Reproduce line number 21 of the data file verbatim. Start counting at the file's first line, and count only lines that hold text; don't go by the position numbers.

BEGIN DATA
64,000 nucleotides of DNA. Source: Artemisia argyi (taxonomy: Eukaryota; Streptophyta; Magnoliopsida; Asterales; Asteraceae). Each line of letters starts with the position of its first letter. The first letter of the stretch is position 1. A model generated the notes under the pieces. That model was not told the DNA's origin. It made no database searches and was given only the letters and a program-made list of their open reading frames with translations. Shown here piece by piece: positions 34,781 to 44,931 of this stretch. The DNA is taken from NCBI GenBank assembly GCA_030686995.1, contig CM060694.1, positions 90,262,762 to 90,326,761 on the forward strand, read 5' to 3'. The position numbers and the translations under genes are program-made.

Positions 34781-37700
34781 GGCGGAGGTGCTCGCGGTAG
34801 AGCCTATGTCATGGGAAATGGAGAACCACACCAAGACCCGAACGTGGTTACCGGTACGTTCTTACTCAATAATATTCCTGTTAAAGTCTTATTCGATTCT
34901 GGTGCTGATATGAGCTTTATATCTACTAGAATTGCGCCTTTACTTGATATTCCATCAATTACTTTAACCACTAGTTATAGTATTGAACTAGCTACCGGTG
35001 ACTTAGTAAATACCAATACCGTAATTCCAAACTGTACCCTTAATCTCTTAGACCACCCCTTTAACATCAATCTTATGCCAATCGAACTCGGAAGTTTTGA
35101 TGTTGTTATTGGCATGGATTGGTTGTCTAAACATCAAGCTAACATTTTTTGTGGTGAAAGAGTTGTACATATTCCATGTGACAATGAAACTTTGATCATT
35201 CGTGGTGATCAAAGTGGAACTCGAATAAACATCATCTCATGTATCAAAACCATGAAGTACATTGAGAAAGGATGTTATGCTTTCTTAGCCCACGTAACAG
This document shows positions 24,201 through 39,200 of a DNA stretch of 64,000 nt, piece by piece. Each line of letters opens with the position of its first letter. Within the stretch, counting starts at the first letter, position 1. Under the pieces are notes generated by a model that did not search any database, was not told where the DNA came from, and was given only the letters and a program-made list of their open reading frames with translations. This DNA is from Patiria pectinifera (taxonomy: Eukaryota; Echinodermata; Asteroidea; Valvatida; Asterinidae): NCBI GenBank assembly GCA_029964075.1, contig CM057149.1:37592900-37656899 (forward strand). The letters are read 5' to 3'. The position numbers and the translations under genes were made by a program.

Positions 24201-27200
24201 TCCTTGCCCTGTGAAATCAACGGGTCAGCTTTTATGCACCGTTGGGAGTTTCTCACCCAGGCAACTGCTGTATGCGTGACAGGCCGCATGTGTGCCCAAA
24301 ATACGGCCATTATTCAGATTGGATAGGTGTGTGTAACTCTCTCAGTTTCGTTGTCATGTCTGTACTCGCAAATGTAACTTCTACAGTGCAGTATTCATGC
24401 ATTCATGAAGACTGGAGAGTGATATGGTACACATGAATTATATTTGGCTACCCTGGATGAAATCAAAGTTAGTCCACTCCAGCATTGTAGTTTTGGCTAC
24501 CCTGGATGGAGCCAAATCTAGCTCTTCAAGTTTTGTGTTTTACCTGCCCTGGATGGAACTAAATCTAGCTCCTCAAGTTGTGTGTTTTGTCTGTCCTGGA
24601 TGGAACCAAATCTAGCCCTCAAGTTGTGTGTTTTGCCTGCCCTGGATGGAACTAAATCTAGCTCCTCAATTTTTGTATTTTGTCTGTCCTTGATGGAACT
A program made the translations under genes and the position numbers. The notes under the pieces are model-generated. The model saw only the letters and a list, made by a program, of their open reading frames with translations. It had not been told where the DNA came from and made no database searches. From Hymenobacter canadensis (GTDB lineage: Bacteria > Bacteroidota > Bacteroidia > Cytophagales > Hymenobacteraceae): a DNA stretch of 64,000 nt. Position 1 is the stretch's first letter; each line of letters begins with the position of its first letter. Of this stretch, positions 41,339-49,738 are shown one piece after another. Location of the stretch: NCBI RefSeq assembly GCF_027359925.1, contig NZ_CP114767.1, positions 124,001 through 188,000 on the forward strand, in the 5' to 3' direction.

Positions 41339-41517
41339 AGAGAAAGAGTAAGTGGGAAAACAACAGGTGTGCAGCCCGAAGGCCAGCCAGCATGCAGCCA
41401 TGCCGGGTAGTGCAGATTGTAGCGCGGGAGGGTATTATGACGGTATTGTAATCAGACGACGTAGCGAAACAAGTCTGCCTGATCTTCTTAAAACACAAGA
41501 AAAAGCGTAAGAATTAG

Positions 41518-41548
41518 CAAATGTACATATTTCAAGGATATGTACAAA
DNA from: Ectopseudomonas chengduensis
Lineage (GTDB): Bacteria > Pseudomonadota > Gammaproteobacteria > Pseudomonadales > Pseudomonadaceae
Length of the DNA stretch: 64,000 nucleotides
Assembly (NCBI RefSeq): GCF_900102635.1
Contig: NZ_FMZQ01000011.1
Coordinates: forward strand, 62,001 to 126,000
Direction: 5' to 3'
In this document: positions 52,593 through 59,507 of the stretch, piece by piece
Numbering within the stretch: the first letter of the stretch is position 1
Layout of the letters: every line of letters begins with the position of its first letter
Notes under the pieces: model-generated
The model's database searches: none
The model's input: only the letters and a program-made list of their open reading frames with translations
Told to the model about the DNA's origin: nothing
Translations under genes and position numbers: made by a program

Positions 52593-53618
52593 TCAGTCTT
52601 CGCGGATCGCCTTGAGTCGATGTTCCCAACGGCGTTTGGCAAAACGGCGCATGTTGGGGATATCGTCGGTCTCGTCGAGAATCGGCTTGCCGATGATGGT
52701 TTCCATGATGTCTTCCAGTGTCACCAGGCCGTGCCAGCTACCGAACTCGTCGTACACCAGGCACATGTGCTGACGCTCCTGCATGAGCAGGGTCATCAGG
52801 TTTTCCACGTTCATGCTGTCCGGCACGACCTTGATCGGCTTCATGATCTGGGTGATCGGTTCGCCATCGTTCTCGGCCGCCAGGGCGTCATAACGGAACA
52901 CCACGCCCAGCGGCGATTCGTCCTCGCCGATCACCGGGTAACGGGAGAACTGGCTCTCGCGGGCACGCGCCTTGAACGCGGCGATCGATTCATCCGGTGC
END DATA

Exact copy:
Positions 41518-41548